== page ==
Media Producer Kaihautū Pāpāho
Media producers plan and produce films, television programmes, theatre productions, music, digital content, radio shows, festivals and other artistic activities.
Media producers may do some or all of the following:
- choose an idea, script or book to turn into a film, play, video, radio show or television programme
- create, submit and pitch proposals for productions
- secure finance and manage the production budget
- hire, guide and instruct artists and other staff
- oversee the production and work closely with the creative team
- supervise marketing and distribution
- negotiate and liaise with corporate clients.
Useful experience for media producers includes:
- work in other areas of film, television, stage or music production or direction
- work in the media
- work in visual arts, marketing or arts administration
- management and business experience.
Media producers need to be:
- excellent at problem solving
- extremely well organised, with good planning skills
- strong communicators and negotiators
- good at creating and maintaining professional and personal relationships
- good at managing and motivating people
- motivated and good at setting goals
- resilient and persistent
- able to work well under pressure.
Media producers need to have:
- skill in assessing scripts, books, plays, music and other media
- a thorough understanding of the industry they are working in, locally and globally, and the processes that go into creating productions
- business and marketing skills, including the ability to create contracts.
- may work long and irregular hours including weekends and evenings
- work in offices, film and television studios, recording studios and rehearsal rooms, and on location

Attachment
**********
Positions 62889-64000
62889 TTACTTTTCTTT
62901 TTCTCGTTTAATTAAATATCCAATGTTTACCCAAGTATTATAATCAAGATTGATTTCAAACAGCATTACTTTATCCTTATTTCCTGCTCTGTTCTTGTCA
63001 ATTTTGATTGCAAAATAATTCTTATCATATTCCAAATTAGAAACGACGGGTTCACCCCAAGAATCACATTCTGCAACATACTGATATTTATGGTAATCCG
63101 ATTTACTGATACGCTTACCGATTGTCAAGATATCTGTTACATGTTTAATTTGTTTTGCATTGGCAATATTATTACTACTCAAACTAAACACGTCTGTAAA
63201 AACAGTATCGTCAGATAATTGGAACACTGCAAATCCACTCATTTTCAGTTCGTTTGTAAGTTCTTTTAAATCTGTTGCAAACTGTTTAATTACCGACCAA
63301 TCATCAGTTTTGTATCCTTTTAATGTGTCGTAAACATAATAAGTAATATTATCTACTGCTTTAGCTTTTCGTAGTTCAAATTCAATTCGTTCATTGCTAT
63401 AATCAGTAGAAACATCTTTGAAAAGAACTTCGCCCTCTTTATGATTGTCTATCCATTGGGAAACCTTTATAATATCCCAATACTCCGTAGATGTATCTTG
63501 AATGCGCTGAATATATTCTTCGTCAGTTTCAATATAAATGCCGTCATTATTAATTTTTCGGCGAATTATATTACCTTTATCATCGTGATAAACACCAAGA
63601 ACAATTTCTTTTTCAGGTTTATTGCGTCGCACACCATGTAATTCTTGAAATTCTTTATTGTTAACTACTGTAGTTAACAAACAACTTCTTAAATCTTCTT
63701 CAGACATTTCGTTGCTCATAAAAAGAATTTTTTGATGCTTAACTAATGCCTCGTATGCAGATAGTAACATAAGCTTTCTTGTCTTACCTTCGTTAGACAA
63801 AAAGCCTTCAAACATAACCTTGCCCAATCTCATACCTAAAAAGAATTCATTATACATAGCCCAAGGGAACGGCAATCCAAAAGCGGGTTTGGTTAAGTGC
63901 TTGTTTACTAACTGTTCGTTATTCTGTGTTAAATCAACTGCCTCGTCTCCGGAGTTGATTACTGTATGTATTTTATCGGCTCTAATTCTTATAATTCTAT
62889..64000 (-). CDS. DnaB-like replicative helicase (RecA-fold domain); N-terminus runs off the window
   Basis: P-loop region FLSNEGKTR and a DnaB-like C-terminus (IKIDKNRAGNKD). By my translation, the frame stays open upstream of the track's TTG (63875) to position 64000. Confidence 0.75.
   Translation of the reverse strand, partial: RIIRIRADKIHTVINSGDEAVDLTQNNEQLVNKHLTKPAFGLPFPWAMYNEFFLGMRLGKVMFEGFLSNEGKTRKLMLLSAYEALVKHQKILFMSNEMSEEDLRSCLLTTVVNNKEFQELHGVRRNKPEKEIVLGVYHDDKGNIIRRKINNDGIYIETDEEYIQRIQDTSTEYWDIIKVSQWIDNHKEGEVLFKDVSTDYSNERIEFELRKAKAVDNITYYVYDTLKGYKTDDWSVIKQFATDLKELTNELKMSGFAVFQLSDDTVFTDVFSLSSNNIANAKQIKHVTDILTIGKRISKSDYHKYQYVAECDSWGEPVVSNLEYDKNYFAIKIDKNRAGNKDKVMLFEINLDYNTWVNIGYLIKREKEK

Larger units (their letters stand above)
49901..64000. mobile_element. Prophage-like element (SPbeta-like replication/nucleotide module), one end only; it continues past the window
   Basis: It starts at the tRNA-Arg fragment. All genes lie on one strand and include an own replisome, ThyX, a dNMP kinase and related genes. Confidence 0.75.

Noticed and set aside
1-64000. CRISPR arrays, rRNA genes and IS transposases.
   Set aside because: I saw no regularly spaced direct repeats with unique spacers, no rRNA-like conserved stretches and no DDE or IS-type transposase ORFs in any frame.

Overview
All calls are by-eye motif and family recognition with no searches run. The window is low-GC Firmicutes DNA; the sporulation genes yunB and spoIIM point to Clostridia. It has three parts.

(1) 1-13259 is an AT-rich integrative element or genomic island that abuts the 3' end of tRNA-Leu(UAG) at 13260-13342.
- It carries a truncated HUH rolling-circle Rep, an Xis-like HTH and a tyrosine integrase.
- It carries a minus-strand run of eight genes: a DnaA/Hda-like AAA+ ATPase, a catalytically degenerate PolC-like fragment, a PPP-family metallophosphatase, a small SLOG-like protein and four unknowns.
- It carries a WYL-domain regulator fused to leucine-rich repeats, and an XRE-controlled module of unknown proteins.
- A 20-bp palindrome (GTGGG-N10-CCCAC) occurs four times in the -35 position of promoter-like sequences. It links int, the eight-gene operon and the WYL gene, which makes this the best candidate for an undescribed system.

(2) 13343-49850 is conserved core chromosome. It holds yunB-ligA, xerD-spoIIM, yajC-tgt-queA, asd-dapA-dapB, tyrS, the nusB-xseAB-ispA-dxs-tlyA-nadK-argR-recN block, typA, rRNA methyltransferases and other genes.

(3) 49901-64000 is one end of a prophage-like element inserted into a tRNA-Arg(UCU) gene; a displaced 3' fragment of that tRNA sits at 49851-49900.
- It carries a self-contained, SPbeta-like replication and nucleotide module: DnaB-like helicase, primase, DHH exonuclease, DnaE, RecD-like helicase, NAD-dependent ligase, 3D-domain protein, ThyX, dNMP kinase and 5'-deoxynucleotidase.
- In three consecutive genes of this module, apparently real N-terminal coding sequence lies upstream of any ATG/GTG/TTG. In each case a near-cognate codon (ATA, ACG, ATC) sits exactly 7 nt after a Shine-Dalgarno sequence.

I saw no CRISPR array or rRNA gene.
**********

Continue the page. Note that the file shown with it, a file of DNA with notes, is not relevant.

- may travel locally or internationally for productions.
There are no specific secondary education requirements to become a media producer. However, accounting, media studies, digital technologies, te reo Māori, design and visual communication, music, dance, and drama are useful.
Media producers may progress to set up their own production companies.
Media producers can specialise in a number of roles, including:
- Digital Producer
- Digital producers co-ordinate and oversee the production of digital content.
- Film Producer
- Film producers put together teams to create films, and plan and oversee the productions.
- Radio Producer
- Radio producers put together teams to create radio programmes, and plan and oversee the productions.
- Record Producer
- Record producers organise, direct and oversee the recording of music.
- Stage Producer
- Stage producers put together teams to create theatrical performances, and plan and oversee the productions.
- Television Producer
- Television producers put together teams to create television programmes, and plan and oversee the productions.
Years Of Training
There are no specific requirements to become a media producer. However, a tertiary qualification in media production, such as a Bachelor of Broadcasting Communications, may be useful.
It is essential for media producers to have strong industry knowledge as well as experience in the type of productions they want to produce.
Self-employed media producers also need business experience.